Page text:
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ZADA v. SCULLY

UNITED STATES DISTRICT COURT FOR THE SOUTHERN DISTRICT OF NEW YORK


March 30, 1994

SAMIR ZADA, Petitioner,
v.
CHARLES SCULLY, Superintendent, Green Haven Correctional Facility, Respondent.

The opinion of the court was delivered by: CHARLES L. BRIEANT

MEMORANDUM DECISION

 CHARLES L. BRIEANT, U.S.D.J.

 Petitioner Samir Zada seeks habeas corpus relief under 28 U.S.C. § 2254 from his state conviction on June 26, 1975 following trial by jury in the County Court of Orange County, after a change of venue from Rockland County due to pretrial publicity. *fn1" Petitioner had been tried and convicted of murder in Putnam County in 1973 (the "prior conviction"). An appeal was pending on that conviction during the 1975 trial and sentencing is at issue here.

 In the 1975 trial (the case reviewed here), petitioner was found guilty of murder in the second degree, kidnapping in the first degree, robbery in the first and second degree, and burglary in the second degree, and all other counts in the indictment. He was sentenced to a term of twenty-five (25) years to life. People v. Zada, 73/119, Index # 575-1975, Sentencing Minutes, June 26, 1975 (Ingrassia, J.) (the "Sentencing Minutes").

 Petitioner's conviction was affirmed on direct appeal in People v. Zada, 82 A.D.2d 926, 440 N.Y.S.2d 672 (2d Dep't 1981), leave to appeal to the Court of Appeals denied (Aug. 18, 1981).

 In 1980, the Appellate Division, Second Department, of the New York State Supreme Court reversed petitioner's prior (1973) conviction in People v. Zada, 75 A.D.2d 77, 428 N.Y.S.2d 480 (2d Dep't 1980) because of a claimed defect in the jury charge concerning an optional inference available to the jury based on recent possession of the fruits of the crime. That Court ordered a new trial, which the prosecution declined to pursue because of unavailability of witnesses after the long passage of time.

 On April 14, 1992, petitioner's application for an order to vacate his sentence in the 1975 case pursuant to New York Criminal Procedure Law § 440.20 on the grounds of alleged reliance by the sentencing court on the 1973 (subsequently reversed) conviction was denied. People v. Samir Zada, State of New York, County Court, Orange County, Index No. 575-75, Opinion and Order (April 14, 1992) (Byrne, J.) (the "County Court Opinion").

 Petitioner contends that (1) consideration by the sentencing judge of the prior conviction, then on appeal and subsequently reversed, was an error of constitutional magnitude, (2) the disparity of sentence between petitioner and co-defendants who pleaded guilty was sufficiently great to constitute a federal constitutional violation, (3) a pretrial order permitting the use of his prior conviction for impeachment purposes made it impossible for him to testify, and (4) that petitioner was not competent to stand trial.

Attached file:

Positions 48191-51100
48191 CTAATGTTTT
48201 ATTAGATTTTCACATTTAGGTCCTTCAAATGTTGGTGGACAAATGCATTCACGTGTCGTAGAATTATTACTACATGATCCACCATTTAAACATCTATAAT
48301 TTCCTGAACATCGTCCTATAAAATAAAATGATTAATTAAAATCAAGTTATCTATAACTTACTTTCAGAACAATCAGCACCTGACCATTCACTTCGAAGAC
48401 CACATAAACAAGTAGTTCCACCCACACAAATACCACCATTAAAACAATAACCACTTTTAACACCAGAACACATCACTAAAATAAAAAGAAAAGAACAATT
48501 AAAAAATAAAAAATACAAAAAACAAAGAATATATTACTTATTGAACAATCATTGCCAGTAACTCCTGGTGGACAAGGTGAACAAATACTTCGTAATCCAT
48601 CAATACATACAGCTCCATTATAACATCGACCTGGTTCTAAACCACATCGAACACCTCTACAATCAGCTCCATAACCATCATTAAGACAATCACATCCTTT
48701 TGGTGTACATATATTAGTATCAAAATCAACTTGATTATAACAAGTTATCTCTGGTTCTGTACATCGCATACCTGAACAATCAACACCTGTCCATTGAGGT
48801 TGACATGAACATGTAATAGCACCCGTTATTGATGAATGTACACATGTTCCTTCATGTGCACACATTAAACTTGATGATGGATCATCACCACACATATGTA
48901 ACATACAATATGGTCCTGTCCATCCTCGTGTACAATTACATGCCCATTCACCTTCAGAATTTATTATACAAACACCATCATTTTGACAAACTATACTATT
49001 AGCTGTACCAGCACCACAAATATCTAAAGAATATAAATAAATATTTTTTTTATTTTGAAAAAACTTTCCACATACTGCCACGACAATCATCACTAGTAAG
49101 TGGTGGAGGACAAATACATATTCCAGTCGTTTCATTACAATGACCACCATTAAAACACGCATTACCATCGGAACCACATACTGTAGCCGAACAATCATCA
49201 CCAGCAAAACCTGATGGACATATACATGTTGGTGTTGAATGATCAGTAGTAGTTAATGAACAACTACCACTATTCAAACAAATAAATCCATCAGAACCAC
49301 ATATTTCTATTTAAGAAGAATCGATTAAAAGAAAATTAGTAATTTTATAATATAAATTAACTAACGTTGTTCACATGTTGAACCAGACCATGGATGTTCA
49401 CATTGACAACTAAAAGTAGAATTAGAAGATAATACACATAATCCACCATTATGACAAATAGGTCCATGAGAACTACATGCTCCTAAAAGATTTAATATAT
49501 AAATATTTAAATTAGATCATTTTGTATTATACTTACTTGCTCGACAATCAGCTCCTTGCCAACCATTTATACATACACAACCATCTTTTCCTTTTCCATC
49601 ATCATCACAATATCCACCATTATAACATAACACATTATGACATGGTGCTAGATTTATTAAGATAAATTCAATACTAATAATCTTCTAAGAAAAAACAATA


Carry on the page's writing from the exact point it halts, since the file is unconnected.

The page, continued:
The events underlying petitioner's 1975 conviction involve robbery of the victim in his home and kidnapping by car leading to the victim's murder in the woods adjacent to the road after his escape from the trunk of the car. Unlike two codefendants, petitioner, then seventeen (17) years old with no prior criminal record at the time of this incident, *fn2" proceeded to trial in 1975. One co-defendant, also then seventeen years old, drove and remained in the car during the incident. Unlike the other two, he apparently did not participate in either the decision to murder the victim or in the act itself; he was the primary prosecution witness in this trial and also testified against petitioner in the prior trial. He pleaded guilty to robbery in the second degree and burglary in the first degree, was sentenced as a Youthful Offender to a term of from zero to four (0-4) years and served one and a half years.

 The other co-defendant, an adult, entered a plea of guilty to two counts of manslaughter in the first degree for which he was sentenced to twenty (20) years and for which he appears to have served eight (8) years.

 Petitioner asserts that the sentence he is now challenging is constitutionally tainted because the trial judge considered the probation (pre-sentence) report *fn3" mentioning the prior conviction then on appeal and later reversed. The Court finds no merit in this claim.

 During the sentencing hearing, the judge, who had also been the trial judge, stated as the basis for his sentence that:

 

. . . This Court has heard the testimony and finds it was overwhelming against you. . . I'm going to impose a mandatory minimum term because of the character of this act, because of the viciousness, because of the brutality of the act, because of the premeditation involved as this Court heard from the testimony, the deliberateness of the act, the inexcusability. This Court feels that you must be removed from society and that you must be removed for as long a period as possible.

 Sentencing Minutes at 20-22. As the County Court judge noted when declining to vacate the sentence, it is clear that the sentencing court was "most concerned with and emphasized the horrible nature of the crime for which the defendant was convicted and his conduct as adduced in the course of the trial." County Court Opinion at 2. It is obvious that, although the sentencing judge had "read . . . [and] concurred with" the probation report, Sentencing Minutes at 21, the sentence was imposed on independent grounds.

 Petitioner's prior (1973) murder conviction was built around the testimony of two accomplices and permissible inferences that could be drawn from petitioner's possession of a ring known to have been worn by the victim in that case. The appellate court found the judge's charge to the jury to be "erroneous and highly prejudicial" with respect to the statement that "the law in this state is clear that recent and exclusive possession of the fruits of a crime if unexplained or if falsely explained will justify an inference that the possessor is criminal." People v. Zada, 75 A.D.2d 77, 428 N.Y.S.2d 480, 482 (2d Dep't 1980) (emphasis in original; bold type added).